T. Payne Photography | Using Aperture to Control Light

Using Aperture to Control Light

October 30, 2014  •  3 Comments

Using Aperture to Control Light


In my previous blog, I talked about the inverse square law and showed you how to put it to use. This one will use some of the same settings but I will use a different technique to properly expose the photos, Aperture.

What is aperture? Simply put, aperture is the opening in the lens that allows light to pass through to the sensor or film in order to create an image. Think of the lens as your eye, the aperture is basically just like the pupil of your eye, it adjusts by opening wider or closing more in order to allow the right amount of light to enter your eye so that you see things properly. The aperture is basically the pupil of the camera lens. Aperture is measured in what we in photography call f-stops. Now, I am not going to get all technical and go into all of the detail because this is for mostly newer photographers. Just know this, the lower the aperture number, the more light allowed into the camera and the more shallow the depth of field. The higher the number of the aperture, the less light allowed into the camera and the depth of field becomes greater. 

On to the experiment and the learning....

Previously, the experiment we conducted started with a speedlight set on 1/4 power, 12 inches from the ball. We used iso 100 as well as a shutter speed of 1/125 of a second. To learn the inverse square law, we doubled the distance between the speedlight and the ball until we had a properly exposed photo. We are going to take a little from that experiment and use it today.

First, we need our speedlight set on 1/4 power again. We will once again be using a shutter speed of 1/125 of a second and our ISO will be set to 100. We will start with our aperture, once again, at f/5.6. However, we will put our speedlight 24 inches away from our ball (that was the second distance in the previous lesson) at a 45 degree angle from the ball. 

Everything set up? Aperture at f/5.6? Here we go... Take a photo of the ball. 

light experiment 2 001light experiment 2 001

What happened? The ball is seriously over-exposed right? Of course it is. We did the exact same shot last time... Now, lets start learning a little...

There are a couple of things I want you to notice.. The first of which is, the photo is very bright and overexposed throughout. The second thing I want you to notice is the background, do you see how it is blurry and not in focus? That is because we are shooting at a wide aperture f/5.6 (remember, lower number = more light, less depth of field). 


Most lenses and cameras on the market today allow you to change your aperture by 1/3 of a stop. I am not going to get into the math and how you determine the numbers etc, but I will offer this chart - it is used with permission..

Notice the column that has the f-stops broken down by thirds. That is the one we will be following today.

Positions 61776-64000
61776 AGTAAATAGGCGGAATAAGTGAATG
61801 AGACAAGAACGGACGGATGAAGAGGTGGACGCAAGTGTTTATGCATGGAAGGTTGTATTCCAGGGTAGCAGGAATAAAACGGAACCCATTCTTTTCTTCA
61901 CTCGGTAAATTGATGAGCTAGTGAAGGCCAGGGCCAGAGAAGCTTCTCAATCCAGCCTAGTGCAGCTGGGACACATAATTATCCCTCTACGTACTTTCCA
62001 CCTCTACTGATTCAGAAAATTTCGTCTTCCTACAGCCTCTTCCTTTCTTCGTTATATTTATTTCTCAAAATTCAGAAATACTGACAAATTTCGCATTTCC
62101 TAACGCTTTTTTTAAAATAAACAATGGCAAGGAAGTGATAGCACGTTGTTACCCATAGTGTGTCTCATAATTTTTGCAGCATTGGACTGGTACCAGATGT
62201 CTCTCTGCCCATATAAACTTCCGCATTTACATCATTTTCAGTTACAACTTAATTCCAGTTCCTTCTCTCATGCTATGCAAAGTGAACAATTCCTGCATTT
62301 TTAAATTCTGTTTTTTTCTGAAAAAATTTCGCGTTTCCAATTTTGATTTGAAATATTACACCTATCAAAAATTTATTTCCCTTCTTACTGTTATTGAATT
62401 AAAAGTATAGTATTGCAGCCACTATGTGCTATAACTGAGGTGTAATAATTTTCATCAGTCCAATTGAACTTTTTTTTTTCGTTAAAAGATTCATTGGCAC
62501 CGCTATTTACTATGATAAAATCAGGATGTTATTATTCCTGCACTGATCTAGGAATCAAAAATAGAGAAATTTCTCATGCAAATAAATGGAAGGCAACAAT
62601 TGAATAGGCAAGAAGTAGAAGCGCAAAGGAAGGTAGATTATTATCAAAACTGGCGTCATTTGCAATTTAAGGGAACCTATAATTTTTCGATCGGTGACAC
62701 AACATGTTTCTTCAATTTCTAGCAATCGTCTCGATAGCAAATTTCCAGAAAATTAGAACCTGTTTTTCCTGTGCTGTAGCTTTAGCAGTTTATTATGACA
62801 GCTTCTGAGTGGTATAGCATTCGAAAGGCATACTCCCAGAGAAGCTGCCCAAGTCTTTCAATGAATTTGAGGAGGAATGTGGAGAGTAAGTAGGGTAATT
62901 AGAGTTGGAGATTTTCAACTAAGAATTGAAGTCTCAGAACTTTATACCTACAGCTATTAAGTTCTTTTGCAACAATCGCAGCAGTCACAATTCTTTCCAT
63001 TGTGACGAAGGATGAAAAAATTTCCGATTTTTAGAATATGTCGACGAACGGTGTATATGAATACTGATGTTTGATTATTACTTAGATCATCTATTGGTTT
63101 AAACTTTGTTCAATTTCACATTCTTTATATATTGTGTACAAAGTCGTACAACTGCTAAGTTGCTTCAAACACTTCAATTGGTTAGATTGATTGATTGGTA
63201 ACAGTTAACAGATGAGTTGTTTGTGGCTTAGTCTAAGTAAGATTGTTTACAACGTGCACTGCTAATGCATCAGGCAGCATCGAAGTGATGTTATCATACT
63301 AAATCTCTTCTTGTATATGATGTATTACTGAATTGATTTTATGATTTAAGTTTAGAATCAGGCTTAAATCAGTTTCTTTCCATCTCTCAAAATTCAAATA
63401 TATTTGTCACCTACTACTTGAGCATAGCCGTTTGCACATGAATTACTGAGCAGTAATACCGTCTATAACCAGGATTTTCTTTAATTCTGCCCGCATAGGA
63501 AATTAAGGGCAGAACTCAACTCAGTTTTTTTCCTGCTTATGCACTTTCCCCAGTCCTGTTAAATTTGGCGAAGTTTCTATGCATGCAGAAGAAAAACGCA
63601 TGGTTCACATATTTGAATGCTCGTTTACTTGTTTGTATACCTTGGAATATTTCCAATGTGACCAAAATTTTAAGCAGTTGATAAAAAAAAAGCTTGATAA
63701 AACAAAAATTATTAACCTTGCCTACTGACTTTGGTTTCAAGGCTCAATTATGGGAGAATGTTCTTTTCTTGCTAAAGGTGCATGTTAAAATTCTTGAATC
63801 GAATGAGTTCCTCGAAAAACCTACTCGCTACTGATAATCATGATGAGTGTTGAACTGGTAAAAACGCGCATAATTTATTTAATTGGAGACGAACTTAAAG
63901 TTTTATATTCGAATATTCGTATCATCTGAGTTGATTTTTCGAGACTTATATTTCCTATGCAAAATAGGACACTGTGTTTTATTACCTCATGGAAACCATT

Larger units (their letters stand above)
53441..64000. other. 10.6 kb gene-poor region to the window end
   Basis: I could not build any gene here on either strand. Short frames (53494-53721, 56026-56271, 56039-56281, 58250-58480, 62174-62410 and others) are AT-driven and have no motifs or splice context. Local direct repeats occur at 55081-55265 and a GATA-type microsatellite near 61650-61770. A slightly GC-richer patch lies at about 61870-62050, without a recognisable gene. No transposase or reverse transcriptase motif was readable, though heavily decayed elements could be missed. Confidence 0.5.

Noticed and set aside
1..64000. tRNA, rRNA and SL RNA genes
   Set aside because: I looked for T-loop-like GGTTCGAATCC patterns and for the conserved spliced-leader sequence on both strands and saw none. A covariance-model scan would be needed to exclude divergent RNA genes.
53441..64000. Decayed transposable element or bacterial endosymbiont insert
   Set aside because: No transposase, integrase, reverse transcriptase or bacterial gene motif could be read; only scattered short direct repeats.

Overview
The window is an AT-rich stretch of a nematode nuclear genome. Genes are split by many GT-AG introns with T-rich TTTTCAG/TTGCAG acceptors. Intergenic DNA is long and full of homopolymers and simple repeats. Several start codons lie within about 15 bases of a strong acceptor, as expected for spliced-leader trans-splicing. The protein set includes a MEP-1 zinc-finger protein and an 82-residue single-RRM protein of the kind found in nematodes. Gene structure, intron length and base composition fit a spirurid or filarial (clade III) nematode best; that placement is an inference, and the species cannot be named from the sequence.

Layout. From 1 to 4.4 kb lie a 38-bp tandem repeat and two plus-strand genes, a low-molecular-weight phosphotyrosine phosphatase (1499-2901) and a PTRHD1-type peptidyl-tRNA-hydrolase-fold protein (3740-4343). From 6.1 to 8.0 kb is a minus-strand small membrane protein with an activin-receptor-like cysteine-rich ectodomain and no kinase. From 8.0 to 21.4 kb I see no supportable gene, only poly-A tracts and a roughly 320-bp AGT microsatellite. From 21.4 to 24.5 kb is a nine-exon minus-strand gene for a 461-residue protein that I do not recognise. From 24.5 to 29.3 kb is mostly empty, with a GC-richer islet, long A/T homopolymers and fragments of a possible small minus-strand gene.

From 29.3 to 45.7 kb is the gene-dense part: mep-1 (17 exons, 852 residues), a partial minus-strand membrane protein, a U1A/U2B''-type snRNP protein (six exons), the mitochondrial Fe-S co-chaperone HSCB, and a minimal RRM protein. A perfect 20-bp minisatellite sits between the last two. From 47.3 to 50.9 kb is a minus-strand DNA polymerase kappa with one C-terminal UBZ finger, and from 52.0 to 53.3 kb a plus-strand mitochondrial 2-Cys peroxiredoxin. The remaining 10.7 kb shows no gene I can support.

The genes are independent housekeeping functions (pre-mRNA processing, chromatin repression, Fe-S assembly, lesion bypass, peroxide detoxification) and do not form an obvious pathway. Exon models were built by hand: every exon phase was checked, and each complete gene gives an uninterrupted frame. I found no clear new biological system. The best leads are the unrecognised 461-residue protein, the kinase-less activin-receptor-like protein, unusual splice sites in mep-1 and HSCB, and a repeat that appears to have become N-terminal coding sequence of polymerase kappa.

As we move along in our experiment, I want you to close your aperture by 1/3 stop for each photo, all while keeping every other part of the experiment exactly the same. ISO 100, speedlight on 1/4 power, 24 inch distance between the light and the ball and so on. We will progress through the aperture scale until our photo is exposed properly. 


Here is our next photo, taken at f/6.3

light experiment 2 002light experiment 2 002

What do you see? Any difference?


Now, lets go to the next level, f/7.1

light experiment 2 003light experiment 2 003

What do you see? Things are changing slightly right?



So, next would be f/8

light experiment 2 004light experiment 2 004

Are you seeing the difference? Each step along the way there is slightly more change in the photo. The exposure is slowly creeping up on where we want it to be.. we still have a good distance to go, but it is no where near the level of over-exposure that we had to start with right?



Next we have f/9

light experiment 2 005light experiment 2 005

We're really seeing the changes now...



F/10 light experiment 2 006light experiment 2 006



and now to f/11

light experiment 2 007light experiment 2 007



light experiment 2 008light experiment 2 008

We're getting there.. you can see the magazine rack in the background starting to take shape. Also, you can see that I should have swept my floor prior to doing this! 

F/14 light experiment 2 009light experiment 2 009



f/16 light experiment 2 010light experiment 2 010



F/18 light experiment 2 011light experiment 2 011


f/20 light experiment 2 012light experiment 2 012



F/22 light experiment 2 013light experiment 2 013


Did you notice that as we moved higher and higher with our f/number the background became more and more clear? Did you notice that the light became darker and less overpowering? As we got to the end, we could see more and more details of the baseball. We could see the scuff marks and the dirt on it as well. 

So, as we can see, aperture controls how much light is let in and we can control the exposure of our photograph simply by adjusting our aperture. 

Taking what we learned previously about the inverse square law and using it with what we learned here will enable us to better expose our photos, even if we can not adjust how much light our speedlight or light source is putting out. 

Stick around, there will be another lesson coming soon... Subscribe to my blog and my YouTube Channel to continue learning.


Task 2 completed! Now for the inverse square law and the impact of aperture choice to gel in my head!!
T. Payne Photography
Thanks! I'm glad you liked it.
Nice article. I am learning video but this was very helpful. My main camera is a dslr and I have been wanting to snap some photos.
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